I tried to run the -t parameter in the CLI flac encoder on the file, but it reports no errors.
When playing it in foobar (tried VLC also), at some random points it produces a unpleasant very loud screech (white-noise like). [...]I tried to run the -t parameter in the CLI flac encoder on the file, but it reports no errors.[...]If anyone needs a sample of the problematic file, I can upload it somewhere, it's not copyrighted.
Would Foobar2000's File Integrity tool work for this?
On a file that produces a loud burst of static? That’s very odd. Assuming of course that there’s a reason for that in the data itself, flac.exe should notice it and report an error in the overall MD5 at the very least, if not also the individual block(s) housing the change. Of course, it’s possible you’ve defied the odds and found a hash collision, but y’know, probably not! So, I’m very curious about this. Have you tried the test on more than one file?
you may be able to "correct" the audio with Audacity.if the tracks at not copyrighted, just try to find a legal download (hopefully not violating TOS). no copyright does NOT always equal free.
Yes please, I would like to see the file. If this is true, it might be a *very bad* bug which needs fixing soon, as the devs are working towards a new release of FLAC
[…] the devs are working towards a new release of FLAC
Where would [the File Integrity Verifier] be? I can't find it in fb2k's menus.
It could be in the data itself, maybe Recuva found this file as being damaged for having a few bytes (or blocks as you say) missing and it attempted to plaster those missing bits and make it checksum intact.
Where would that tool be? I can't find it in fb2k's menus.
Here you go. It has ~7sec of silence in the beginning, beware not to set your speakers too loud if you attempt to listen to it =P
Quote from: ktf on 25 January, 2013, 05:14:02 AM[…] the devs are working towards a new release of FLAC I didn’t realise there was much happening with FLAC again; have any plans, etc. been released? Who are the developers now, anyway?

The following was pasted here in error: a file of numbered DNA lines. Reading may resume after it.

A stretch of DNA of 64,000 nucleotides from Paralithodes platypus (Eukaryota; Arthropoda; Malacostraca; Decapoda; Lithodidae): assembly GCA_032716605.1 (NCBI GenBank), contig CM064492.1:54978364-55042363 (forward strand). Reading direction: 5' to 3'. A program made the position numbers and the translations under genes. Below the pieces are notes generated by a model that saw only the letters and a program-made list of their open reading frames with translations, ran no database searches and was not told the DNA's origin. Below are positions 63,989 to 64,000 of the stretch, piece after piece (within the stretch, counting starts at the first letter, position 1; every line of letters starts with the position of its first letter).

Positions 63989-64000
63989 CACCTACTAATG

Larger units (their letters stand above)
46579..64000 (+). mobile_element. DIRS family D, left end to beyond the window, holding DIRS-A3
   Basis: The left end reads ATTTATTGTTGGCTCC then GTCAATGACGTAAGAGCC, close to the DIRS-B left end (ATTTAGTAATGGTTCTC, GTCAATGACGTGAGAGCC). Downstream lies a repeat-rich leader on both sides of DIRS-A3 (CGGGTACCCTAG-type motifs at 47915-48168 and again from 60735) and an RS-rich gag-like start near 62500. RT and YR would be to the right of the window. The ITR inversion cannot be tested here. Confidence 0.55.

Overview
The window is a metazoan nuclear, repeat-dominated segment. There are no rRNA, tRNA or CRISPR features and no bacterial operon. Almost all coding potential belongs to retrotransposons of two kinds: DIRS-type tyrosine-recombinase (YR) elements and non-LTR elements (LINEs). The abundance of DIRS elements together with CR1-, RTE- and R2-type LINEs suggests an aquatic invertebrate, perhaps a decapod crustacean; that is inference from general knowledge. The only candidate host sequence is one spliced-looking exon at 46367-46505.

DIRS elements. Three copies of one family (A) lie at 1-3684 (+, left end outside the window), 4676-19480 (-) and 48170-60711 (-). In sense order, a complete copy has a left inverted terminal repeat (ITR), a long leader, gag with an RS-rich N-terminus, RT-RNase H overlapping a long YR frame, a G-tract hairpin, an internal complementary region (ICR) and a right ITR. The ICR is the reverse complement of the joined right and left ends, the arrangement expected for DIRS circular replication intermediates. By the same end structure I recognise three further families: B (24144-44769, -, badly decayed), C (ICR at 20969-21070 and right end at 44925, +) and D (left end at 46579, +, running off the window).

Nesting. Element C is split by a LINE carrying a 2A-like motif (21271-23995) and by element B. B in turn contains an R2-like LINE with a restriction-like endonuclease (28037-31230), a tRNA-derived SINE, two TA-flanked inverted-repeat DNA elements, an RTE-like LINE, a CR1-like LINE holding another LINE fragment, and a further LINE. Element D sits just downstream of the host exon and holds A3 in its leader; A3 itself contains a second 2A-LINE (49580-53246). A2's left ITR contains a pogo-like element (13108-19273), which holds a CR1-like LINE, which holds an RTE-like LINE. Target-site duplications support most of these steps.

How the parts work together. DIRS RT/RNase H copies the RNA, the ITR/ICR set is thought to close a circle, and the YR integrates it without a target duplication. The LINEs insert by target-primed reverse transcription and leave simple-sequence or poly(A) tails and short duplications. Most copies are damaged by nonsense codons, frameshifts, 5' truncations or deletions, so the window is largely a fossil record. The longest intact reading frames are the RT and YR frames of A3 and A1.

Just a bugfix release, getting FLAC to compile nicely with current compilers. The new maintainers (Erik de Castro Lopo) main concern is libFLAC. Check the mailinglists for more information: http://lists.xiph.org/pipermail/flac-dev/ They are merging support for 7 and 8 channel audio as well. edit: Josh had some unreleased fixes in cvs as well, of course these will get in the new release too.
Notwithstanding that I doubt this or any other undeleting program has tailored support for FLAC or any other format, I would hope that none of them would attempt to cobble together a repair and fudge a checksum without at least asking the user – and advising them of how silly that would be. At least, that’s my expectation based upon the assumption of a rational human world, so you never know!
You might have to download the component. I don't think it's installed with Foobar2000 "out of the box".http://www.foobar2000.org/components/view/foo_verifier
I'm pretty sure that this corruption has happened *before* converting this to FLAC, because for example the first error spans 5 FLAC blocks with start and end somewhere in a block, so it's not aligned.
[...] but it's unlikely FLAC it the culprit.
there's definately something that Recuva/deleting those files caused those screeches to show up. My other guess is that some files (or fragments of them) were placed over the deleted FLAC files thus damaging them, and so, in a recovery attempt, Recuva tried "extracting" the damaged files with the fragments of the files that replaced the deleted ones. I hope I was descriptive enough with this...
I don't think I would go that far to say that, but there's definately something that Recuva/deleting those files caused those screeches to show up. My other guess is that some files (or fragments of them) were placed over the deleted FLAC files thus damaging them, and so, in a recovery attempt, Recuva tried "extracting" the damaged files with the fragments of the files that replaced the deleted ones. I hope I was descriptive enough with this...
That's also highly impossible, because I've listened to the audio before encoding (while recording) and after and it didn't have those screeches.
With that in mind I suppose there's no automated way to detect the files with the screeches, so I'd probably have to go through the audio files one by one and check their spectrograms X.X
Yes, but what if it was corrupted between recording and encoding or during encoding? This plain text showed up in the decoded WAV not in the FLAC-file itself, so it has had to be overwritten while lingering as a WAV file, not while being a FLAC file. That would explain why the FLAC file itself is intact and the MD5sum is correct.